For me, today is a bit of a mixed bag. On one hand, motherhood is pretty much my favorite thing ever. Even at the worst of it, I wouldn’t trade it for all the coffee, all the money, and all the Doctors in a row. My boys aren’t my whole world but they make my whole world better. On the other hand, thinking of moms makes me miss my mom. A lot. She never got to meet my boys or impart her motherly wisdom or even just commiserate with me over teething, tantrums, or angsty teenagers. She never got to see me succeed at pretty much anything. She never got to know how awesome these two boys of mine are.

I do have older women in my life who I should probably consider to be maternal influences but I don’t. I can’t. It’s not the same. I haven’t called anyone mom since she died – not even a slip with a favorite teacher as happened in my very young years. My mom and I didn’t have a conventional mother/daughter relationship which was probably to our benefit as we got to be bffs too for a few years before she died. Most daughters don’t get to do that until they’re mothers themselves so, I should count myself lucky to have had that experience at all. I’m honestly glad we didn’t have the stress-filled, argumentative relationship so many teenage girls have with their mothers. We parted on good terms, even if it broke my heart. I was sixteen so, for me, there was no chance at all that someone could step in and try to fill that particular hole in my life. I don’t want it filled. It isn’t empty.

Me and my boys

Me and my boys (several years ago)

As far as my own kids go – they’re a lot of fun. Both of them are bright, funny, and talented. They’re even really well behaved (if occasionally full of teenagery attitude). I really lucked out in that department – I love my kids but even better, I really like them too. I know someday they’ll grow up, find spouses to settle down with, and discover the joy of parenting. I hope I can be around to see it. I always knew I was supposed to be a mom and I think it suits me pretty well.

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Another Day, Another Idol

Over the last year it feels like every time I turn around, another incredible talent has died. Prince was an amazing artist, that cannot be disputed. Purple Rain was the first r-rated movie I ever saw (and boy did I get in trouble for it!) at an older neighborhood girl’s birthday party. The music he wrote spoke to me, like he was talking to me. In a way he was, in the broader scope. The path we all take is pretty similar, we don’t all experience the same path and for some, the way is rockier or cleared or full of venomous snakes, depending, but we all have the same ground beneath our feet, sky above our heads, and some bigger things are universal. His work was eclectic and moody and I’m pretty sure everyone can find at least one Prince song that speaks to them.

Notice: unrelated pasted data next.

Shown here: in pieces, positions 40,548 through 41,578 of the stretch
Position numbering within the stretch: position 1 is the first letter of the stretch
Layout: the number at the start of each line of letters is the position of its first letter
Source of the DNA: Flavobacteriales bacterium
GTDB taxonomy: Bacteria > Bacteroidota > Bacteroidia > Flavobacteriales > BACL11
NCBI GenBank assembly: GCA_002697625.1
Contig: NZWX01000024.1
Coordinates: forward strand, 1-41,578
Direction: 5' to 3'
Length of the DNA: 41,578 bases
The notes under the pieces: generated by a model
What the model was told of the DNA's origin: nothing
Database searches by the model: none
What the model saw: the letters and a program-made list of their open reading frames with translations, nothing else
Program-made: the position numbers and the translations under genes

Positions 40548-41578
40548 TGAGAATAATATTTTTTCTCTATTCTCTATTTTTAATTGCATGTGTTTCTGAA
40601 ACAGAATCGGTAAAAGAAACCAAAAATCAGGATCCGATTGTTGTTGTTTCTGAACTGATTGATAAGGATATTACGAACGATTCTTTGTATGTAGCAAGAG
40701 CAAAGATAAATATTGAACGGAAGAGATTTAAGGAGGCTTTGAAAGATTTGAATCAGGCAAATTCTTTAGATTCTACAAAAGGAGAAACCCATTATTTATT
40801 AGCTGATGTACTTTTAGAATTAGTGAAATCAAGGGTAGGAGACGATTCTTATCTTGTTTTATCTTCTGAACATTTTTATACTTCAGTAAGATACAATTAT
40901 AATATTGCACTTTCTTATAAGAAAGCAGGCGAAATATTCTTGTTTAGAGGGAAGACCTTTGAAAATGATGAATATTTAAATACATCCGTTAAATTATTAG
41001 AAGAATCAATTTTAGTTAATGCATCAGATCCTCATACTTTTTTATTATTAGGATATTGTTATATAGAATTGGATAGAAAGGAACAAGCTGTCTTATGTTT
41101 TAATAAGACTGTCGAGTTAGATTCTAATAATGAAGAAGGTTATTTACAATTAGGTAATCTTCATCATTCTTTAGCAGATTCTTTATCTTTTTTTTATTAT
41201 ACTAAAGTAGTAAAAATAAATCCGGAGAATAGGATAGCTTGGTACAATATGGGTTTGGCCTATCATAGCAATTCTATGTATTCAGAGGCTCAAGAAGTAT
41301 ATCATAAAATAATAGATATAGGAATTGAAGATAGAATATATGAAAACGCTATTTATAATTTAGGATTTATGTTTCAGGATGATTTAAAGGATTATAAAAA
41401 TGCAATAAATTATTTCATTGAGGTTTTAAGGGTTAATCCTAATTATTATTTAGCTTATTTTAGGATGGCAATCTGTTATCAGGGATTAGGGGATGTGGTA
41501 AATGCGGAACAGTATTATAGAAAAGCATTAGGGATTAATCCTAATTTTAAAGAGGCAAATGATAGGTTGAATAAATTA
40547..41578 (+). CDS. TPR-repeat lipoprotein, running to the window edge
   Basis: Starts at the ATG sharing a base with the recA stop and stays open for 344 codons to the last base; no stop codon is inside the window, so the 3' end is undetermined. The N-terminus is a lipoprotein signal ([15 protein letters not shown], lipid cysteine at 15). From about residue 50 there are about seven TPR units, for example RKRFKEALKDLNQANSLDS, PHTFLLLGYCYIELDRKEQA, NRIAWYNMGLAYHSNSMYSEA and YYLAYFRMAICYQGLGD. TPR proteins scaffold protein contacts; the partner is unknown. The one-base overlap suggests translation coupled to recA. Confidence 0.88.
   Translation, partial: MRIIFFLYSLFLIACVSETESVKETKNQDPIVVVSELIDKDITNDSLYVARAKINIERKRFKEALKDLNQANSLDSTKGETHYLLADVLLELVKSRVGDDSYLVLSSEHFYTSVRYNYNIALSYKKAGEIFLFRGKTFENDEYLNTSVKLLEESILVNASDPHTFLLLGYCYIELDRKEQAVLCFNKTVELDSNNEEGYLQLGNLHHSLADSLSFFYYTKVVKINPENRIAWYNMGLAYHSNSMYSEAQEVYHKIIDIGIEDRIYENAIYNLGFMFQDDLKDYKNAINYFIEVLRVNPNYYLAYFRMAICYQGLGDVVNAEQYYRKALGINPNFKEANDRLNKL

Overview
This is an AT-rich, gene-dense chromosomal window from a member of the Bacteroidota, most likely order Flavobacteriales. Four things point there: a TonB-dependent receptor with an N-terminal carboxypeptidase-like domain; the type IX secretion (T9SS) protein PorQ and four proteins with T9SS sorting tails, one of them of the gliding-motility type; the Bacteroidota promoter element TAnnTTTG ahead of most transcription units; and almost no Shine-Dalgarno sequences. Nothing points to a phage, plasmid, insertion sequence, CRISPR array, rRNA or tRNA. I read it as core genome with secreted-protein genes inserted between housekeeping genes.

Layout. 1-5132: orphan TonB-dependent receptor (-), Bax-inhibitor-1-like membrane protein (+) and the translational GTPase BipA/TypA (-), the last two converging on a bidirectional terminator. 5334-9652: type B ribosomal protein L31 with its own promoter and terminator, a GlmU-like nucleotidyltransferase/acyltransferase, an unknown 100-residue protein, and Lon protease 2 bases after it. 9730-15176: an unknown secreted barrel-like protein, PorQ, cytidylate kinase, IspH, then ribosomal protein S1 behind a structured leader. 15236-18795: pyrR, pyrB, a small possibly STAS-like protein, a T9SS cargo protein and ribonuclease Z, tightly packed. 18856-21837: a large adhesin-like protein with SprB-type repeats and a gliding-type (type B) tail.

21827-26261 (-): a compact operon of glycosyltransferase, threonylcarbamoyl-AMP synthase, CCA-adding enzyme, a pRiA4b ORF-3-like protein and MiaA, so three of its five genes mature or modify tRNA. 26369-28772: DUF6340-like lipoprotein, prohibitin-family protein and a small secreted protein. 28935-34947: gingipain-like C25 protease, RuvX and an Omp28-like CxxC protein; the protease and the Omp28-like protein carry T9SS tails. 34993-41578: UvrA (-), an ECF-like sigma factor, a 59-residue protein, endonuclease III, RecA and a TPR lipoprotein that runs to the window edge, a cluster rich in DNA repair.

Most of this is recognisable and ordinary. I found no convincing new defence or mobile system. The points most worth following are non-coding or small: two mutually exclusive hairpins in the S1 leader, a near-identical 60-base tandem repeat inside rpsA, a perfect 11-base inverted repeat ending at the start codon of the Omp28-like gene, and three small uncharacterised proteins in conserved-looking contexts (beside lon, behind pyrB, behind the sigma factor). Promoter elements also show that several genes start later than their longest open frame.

I want to wrap up all of my remaining idols (and yes, there are still some left) in bubble wrap and put them in quarantine before this year comes for them too. Now, I’m going to go have a good cry so I can be mostly normal by the time the kids get home. Youngest hates when I cry and Oldest teases me.

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The X Files and All The Feels

I’ve done my less personal reviews of the X Files for the Geek Girl Project – See Part One and Part Two but there are some personal feelings I have about it that don’t really belong there.

I’m not shy about talking about my mother, from whom I inherited the crown to this, my fabulous Geekdom. She introduced me to all the best things. I remember watching Star Trek, Doctor Who, and Buck Rogers with her when I was very small. One day we had an earthquake during Wonder Woman (we lived in Washington at the time). (I admit, my father – the guy who doesn’t do fantasy or science fiction except for what I write – took me to see Star Wars – that was never Mom’s cuppa.)

Then came the X Files. It was treated differently than all the other shows we’d watched together. From the moment the pilot aired, we were solid hooked. It was an order pizza, turn out the lights, unplug the phone event every week that we could share as a family, me, my mom, and my brother (though I don’t think he remembers it much). Other people joined us or didn’t, depending on schedules.

The revival has stirred a LOT of emotions for me. My mom always identified pretty heavily with Dana Scully – an intelligent woman, a feisty redhead who didn’t need a man to be considered a whole person by everyone around her. I nearly burst into tears when Dana came on the screen. Gillian Anderson has aged well and reminds me a great deal of my mother, especially during her strawberry blonde/ soft red phase (before she discovered the copper penny color she loved so much).

It was hard to watch the show and not have someone to throw around speculation and theories after it was done. My family puts up with me doing so anyway but it isn’t the same. I could put them here and air them out but that is also not the same. I guess it’s the one social interaction that I do want to be face to face.